Research from the Royal College of Psychiatrists has found that despite government claims that mental health spending is at “record” levels, mental health trusts have less money to spend on patient care in real terms than they did in 2012.
The college is calling for trusts to be given more money and for better ways of tracking where mental health money is being spent, and said it fears some of that funding is failing to reach the front line.
According to the analysis, based on the latest available figures, the annual income of mental health trusts in England is lower than it was in 2011-12 once inflation is taken into account.
In England 62% of mental health trusts at the end of 2016-17 reported lower income than the amount for 2011-12.
A medical director from one Midlands mental health trust, who asked to remain anonymous, said doctors’ caseloads had gone up at the same time as public demand for treatment had risen, even as funding cuts meant some services have been scaled back.
Five years ago, they said, their trust had a liaison-psychiatry service seven days a week. That has now been cut down to weekdays only.
“Our doctors are seeing more patients and yet resources are more scarce," the medical director said. "How are we supposed to cope with this mental health crisis in that kind of environment?”
The analysis also showed that the picture across the UK is similar, with mental health spending in Wales, Scotland, and Northern Ireland all lower now than it was in recent years.
Lauren Nixon, whose grandmother was killed by a mental health service user, and who suffers from mental health problems herself, told BuzzFeed News last year that the government was failing to adequately invest in mental health services – often with tragic consequences.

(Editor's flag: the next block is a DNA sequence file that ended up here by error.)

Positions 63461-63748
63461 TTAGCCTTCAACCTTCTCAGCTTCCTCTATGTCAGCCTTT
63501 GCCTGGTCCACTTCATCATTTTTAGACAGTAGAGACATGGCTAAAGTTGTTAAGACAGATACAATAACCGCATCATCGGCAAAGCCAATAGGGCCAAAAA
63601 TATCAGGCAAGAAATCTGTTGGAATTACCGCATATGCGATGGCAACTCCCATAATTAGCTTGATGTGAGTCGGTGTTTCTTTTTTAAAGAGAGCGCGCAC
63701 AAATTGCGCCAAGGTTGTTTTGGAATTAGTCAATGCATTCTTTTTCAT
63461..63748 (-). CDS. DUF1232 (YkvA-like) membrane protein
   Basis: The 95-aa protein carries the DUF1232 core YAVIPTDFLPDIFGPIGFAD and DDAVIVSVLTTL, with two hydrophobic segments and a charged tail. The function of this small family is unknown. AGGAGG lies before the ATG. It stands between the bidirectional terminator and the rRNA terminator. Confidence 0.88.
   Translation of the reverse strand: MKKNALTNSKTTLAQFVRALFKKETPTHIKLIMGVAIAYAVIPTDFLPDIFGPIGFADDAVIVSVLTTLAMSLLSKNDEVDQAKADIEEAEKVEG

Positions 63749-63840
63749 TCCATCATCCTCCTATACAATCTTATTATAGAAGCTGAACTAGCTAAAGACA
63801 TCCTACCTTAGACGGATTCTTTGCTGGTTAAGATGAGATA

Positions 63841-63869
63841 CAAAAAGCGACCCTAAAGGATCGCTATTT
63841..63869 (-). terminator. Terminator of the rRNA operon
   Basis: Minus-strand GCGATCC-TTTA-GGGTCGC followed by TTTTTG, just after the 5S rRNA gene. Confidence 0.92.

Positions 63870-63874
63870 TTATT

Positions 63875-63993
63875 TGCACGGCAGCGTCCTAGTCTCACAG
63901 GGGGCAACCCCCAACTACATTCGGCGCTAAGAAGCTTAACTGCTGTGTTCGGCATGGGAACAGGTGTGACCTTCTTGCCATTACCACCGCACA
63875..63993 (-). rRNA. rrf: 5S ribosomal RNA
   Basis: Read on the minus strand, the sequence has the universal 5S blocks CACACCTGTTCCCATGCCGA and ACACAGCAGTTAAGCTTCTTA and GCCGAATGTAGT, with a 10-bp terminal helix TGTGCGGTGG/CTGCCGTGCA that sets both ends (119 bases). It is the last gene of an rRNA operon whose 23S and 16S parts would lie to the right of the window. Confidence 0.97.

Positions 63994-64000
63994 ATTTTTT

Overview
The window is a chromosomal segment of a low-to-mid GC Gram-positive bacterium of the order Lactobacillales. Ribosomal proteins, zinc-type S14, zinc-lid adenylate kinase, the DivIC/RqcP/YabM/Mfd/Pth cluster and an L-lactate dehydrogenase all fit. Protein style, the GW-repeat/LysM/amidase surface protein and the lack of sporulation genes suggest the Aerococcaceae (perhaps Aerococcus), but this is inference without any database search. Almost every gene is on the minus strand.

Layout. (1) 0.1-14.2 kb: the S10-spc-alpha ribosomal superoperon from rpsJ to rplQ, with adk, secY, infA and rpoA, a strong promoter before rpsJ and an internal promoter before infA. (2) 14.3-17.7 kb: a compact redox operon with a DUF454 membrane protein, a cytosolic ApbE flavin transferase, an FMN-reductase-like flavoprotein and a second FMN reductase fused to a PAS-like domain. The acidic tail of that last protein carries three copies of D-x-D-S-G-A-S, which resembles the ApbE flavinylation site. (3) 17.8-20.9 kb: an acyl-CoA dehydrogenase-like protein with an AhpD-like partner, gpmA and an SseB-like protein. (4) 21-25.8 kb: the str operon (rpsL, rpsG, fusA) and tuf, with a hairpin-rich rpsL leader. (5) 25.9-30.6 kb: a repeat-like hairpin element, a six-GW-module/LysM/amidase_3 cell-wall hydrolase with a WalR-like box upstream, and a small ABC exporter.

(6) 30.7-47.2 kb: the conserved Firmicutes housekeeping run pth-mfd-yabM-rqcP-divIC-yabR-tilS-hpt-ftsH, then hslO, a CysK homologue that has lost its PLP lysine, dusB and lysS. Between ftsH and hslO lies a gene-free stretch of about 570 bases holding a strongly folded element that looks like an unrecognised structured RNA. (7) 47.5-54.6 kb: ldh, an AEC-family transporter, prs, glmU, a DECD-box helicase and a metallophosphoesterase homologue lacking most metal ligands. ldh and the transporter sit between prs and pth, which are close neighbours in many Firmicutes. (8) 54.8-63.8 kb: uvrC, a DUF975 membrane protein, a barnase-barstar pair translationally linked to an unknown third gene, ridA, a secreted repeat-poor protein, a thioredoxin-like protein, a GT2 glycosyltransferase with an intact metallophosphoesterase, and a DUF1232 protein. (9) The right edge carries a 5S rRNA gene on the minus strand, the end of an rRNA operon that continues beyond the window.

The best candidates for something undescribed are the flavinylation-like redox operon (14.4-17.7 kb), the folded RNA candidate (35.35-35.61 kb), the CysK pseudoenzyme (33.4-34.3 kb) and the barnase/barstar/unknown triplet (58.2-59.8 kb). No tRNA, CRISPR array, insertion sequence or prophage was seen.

This week she told BuzzFeed News: "As a victim of crime and as someone who accesses mental health services, care in the community is sold as this way of helping people, but it's so underfunded it never works.
"I work in a doctors' surgery and we see this all the time; people turn up for things, don't get in contact, but we just don't have the resources to follow it up.
"We're doing such a good job of raising awareness, being aware of symptoms, but as that awareness grows we need the services to match that. If people can't get an appointment, can't be seen a professional, can't get the care that they need, the gap between awareness is going to grow and grow and grow."
Nixon said that if mental health services were better funded, people's lives would be changed. "Like my gran", she added, "but also people wouldn't have to suffer in silence; it would make a significant difference."
In one case the College analysed, Cornwall Partnership NHS Foundation Trust had three years of real-term cuts in a row between 2013 and 2016. Medical director Dr Ellen Wilkinson said that, as it becomes harder to make the necessary savings, the trust will be forced to take money out of funding doctors, nurses and crucial clinical resources.
In one instance, she said, money was given to commissioners for children and young people’s mental health services, but then subsumed into paying off overall debt.
“There is no doubt that demand on mental health services is going up, and there is a real danger that because of well-known pressures people are reluctant to come forward when they need it the most,” she said.
“We’re also finding that smaller support services which help supplement and complement mainstream NHS services are being cut. Services like domestic violence support, befriending or services to help families with problems just aren’t getting the same funding in the current climate.”